12:30 - 14:00 -  Lunch breakouts with random mixing group and organizers

14:00 - 14:45 -  Kenji Kawaguchi on The developments of the theory of Mixup

14:45 - 15:30 -  Alex Lamb on Latent Data Augmentation for Improved Generalization

15:30 - 16:15 -  Gabriel Ilharco on Robust and accurate fine-tuning by interpolating weights

16:15 - 17:00 -  Panel discussion with Kenji, Alex, Gabriel, and external panelists (Mikhail Belkin)

17:00 - 17:45 -  Poster Session

17:45 - 18:00 -  Closing Remarks 

Accepted papers

Call for papers

Authors are invited to submit short papers with up to 4 pages, but unlimited number of pages for references and supplementary materials. The submissions must be anonymized as the reviewing process will be double-blind. Please use the NeurIPS template for submissions..

This is a non-archival workshop. To foster discussion as much as possible, we welcome both new submissions and works that have been already published during the COVID-19 pandemic. The venue of publication should be clearly indicated during submission for such papers. 

Submission Link:

Invited speakers

Stanford University

Repurposing Mixup for Robustness and Regression

Princeton University

Interpolation to provide privacy in Federated Learning


On the developments of the theory of Mixup

Microsoft Research

Latent Data Augmentation for Improved Generalization

IBM Research

Interpolating for fairness

University of Washington

Robust and accurate fine-tuning by interpolating weights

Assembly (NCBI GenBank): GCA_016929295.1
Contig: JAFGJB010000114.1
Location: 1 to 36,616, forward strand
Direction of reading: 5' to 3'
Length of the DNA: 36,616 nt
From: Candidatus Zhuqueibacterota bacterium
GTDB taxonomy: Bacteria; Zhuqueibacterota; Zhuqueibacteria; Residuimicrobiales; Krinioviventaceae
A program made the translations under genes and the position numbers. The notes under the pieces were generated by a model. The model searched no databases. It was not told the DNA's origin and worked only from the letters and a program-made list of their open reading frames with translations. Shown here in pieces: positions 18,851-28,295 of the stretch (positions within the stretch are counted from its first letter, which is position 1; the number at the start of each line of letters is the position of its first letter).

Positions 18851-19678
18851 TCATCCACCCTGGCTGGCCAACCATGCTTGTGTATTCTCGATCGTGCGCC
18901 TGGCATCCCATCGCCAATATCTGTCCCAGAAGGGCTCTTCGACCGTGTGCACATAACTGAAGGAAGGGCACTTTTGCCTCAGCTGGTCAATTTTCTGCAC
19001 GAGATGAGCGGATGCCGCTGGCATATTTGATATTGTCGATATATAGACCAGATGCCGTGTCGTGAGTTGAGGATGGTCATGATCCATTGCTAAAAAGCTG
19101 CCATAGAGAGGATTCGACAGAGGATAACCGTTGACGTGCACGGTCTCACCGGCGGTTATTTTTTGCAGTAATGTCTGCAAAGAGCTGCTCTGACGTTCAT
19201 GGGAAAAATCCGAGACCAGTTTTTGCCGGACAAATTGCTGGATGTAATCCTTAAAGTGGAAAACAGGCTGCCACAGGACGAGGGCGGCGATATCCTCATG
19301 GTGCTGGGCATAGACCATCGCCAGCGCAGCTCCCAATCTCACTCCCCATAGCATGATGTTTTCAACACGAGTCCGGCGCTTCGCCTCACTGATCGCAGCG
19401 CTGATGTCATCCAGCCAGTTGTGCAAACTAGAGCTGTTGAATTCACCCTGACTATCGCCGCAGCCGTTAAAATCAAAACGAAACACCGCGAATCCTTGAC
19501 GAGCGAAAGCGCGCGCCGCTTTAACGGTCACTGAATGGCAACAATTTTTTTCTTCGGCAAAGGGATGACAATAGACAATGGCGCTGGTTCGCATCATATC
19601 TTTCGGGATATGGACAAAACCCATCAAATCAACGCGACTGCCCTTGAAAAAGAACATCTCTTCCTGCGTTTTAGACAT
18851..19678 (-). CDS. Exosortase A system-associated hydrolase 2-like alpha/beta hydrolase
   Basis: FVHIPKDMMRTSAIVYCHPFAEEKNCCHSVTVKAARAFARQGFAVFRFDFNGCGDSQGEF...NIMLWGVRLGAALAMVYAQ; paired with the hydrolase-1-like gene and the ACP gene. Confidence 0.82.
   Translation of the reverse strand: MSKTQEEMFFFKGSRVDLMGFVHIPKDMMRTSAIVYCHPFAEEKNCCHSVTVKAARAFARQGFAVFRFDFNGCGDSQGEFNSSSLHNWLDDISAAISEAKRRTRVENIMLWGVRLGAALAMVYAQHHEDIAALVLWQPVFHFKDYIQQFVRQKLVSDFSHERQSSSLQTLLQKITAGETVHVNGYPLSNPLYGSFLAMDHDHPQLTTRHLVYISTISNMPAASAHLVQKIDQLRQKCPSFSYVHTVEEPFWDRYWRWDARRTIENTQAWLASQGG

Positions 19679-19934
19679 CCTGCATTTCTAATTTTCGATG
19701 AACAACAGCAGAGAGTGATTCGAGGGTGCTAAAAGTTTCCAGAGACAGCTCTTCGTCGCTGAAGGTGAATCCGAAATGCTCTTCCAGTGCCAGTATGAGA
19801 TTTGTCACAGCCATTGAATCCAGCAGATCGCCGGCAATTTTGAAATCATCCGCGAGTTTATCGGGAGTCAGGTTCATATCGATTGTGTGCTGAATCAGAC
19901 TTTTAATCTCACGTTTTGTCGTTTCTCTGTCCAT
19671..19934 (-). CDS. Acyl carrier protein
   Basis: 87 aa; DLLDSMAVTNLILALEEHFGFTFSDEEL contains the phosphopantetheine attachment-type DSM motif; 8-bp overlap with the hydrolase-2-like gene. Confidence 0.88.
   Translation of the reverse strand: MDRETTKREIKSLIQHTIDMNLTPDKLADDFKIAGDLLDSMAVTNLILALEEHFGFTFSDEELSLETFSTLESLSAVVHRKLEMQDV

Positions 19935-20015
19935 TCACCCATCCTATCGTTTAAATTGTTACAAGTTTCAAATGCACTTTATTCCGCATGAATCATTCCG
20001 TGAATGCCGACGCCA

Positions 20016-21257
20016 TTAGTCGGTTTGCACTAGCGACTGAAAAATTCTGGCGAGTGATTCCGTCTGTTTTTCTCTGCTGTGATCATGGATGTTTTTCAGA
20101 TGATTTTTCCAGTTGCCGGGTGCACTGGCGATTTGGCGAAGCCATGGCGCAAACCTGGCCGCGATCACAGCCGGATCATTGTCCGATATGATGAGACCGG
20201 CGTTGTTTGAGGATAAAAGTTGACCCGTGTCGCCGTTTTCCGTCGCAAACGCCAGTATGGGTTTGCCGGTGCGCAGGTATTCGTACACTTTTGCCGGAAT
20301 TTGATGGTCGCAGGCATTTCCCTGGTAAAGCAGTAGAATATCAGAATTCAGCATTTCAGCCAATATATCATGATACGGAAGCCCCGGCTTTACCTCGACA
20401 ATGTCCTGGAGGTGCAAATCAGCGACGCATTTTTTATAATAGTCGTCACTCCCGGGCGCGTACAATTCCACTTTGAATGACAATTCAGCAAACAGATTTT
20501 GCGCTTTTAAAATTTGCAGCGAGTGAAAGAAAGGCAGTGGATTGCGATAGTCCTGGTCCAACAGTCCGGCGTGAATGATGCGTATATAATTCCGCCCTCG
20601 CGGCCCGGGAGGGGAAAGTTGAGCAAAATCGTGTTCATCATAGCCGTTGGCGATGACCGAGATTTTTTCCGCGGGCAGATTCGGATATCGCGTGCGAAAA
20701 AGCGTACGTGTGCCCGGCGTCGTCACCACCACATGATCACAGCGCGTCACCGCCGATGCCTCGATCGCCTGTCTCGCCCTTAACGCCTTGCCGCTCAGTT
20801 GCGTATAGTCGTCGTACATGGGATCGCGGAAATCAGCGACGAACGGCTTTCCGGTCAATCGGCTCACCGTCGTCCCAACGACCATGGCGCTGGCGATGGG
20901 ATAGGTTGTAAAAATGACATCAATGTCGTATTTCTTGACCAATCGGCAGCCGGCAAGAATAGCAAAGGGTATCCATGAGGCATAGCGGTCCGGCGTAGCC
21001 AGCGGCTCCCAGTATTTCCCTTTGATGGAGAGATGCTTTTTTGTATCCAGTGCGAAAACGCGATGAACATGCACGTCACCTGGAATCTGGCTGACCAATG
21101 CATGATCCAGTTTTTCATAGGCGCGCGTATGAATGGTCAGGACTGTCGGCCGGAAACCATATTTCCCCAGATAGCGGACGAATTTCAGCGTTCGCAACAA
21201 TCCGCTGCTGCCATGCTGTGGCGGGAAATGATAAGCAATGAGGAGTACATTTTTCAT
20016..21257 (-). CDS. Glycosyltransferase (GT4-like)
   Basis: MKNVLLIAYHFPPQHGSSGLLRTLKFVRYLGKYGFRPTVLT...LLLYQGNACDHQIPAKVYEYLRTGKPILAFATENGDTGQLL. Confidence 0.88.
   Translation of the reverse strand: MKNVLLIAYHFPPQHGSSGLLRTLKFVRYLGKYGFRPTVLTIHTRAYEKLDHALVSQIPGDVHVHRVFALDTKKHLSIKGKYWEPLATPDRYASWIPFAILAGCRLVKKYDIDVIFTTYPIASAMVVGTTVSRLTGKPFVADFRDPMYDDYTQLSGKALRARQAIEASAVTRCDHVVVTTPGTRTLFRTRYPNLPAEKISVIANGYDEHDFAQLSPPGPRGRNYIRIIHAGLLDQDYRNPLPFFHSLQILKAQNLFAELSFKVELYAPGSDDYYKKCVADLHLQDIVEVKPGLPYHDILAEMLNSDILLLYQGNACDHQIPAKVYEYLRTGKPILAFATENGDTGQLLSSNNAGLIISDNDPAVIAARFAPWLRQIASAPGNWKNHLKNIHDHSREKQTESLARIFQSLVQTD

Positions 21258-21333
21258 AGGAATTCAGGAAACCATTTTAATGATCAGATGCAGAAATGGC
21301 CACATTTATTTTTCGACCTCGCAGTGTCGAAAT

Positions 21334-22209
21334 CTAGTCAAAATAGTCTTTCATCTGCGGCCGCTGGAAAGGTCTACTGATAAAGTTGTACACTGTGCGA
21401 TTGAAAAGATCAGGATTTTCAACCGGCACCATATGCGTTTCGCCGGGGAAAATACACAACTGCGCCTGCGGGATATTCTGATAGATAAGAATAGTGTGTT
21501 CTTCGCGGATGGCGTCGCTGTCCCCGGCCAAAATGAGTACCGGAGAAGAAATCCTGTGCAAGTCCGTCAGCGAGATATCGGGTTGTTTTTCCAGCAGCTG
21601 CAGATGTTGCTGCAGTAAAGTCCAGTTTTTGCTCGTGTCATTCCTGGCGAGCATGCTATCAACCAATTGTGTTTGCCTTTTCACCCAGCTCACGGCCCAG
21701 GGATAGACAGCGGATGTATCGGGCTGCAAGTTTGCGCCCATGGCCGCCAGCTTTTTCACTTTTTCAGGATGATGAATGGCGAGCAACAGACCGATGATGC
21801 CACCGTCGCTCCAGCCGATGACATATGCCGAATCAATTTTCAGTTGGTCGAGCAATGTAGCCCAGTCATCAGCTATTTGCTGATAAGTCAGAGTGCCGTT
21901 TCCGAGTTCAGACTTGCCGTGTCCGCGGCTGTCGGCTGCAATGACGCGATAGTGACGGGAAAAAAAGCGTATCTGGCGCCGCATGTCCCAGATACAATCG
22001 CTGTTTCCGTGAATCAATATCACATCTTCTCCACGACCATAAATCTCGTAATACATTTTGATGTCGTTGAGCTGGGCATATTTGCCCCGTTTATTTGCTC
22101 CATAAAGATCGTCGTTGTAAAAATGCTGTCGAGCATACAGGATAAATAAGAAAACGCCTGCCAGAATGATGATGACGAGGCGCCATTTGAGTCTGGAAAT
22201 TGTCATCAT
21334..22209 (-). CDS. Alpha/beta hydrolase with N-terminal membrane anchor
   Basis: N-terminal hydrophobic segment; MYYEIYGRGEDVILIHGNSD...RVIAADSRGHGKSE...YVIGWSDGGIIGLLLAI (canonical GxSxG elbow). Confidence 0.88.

Google Research

Mila & Aalto University

NVIDIA Research


Q. Can I submit work that is under review in a different venue?

Yes, this is a non-archival workshop.

Program committee

Abhishek Sinha (Stanford University)

Badr Youbi Idrissi (Facebook)

Chengzhi Mao (Columbia University)

Christopher Beckham (Polytechnique Montreal)

Daniel Y Fu (Stanford University)

Diane Bouchacourt (Facebook AI Research)

Fabrice Y Harel-Canada (University of California Los Angeles)

Felix Wu (ASAPP Inc.)

Harshavardhan Sundar (Amazon)

Herve Jegou (Facebook)

Hongyang Ryan Zhang (Computer Science, Northeastern University)

Hongyu Guo (University of Ottawa)

Hugo Touvron (Facebook)

Jang-Hyun Kim (Seoul National University)

Jihong Park (Deakin University)

Jonas Ngnawe (Université Laval)

Karsten Roth (University of Tuebingen)

Kimin Lee (Google)

Marianne Abemgnigni Njifon (The University of Goettingen)

Mert Bülent Sarıyıldız (Naver Labs Europe)

Mohammad Kachuee (Amazon)

Nishant Rai (Stanford University)

Shayan Fazeli (University of California, Los Angeles)

Shu Kong (Carnegie Mellon University)

Srijan Das (University of North Carolina at Charlotte)

Tao Sun (State University of New York, Stony Brook)

Tong He (Amazon)

Wang Chen (Google)

Xiang Li (Nanjing University of Science and Technology)

Xiaoqing Tan (University of Pittsburgh)

Xindi Wu (CMU Carnegie Mellon University)

Yaodong Yu (Electrical Engineering & Computer Science Department, University of California Berkeley)

Yu-Xiong Wang (School of Computer Science, University of Illinois at Urbana-Champaign)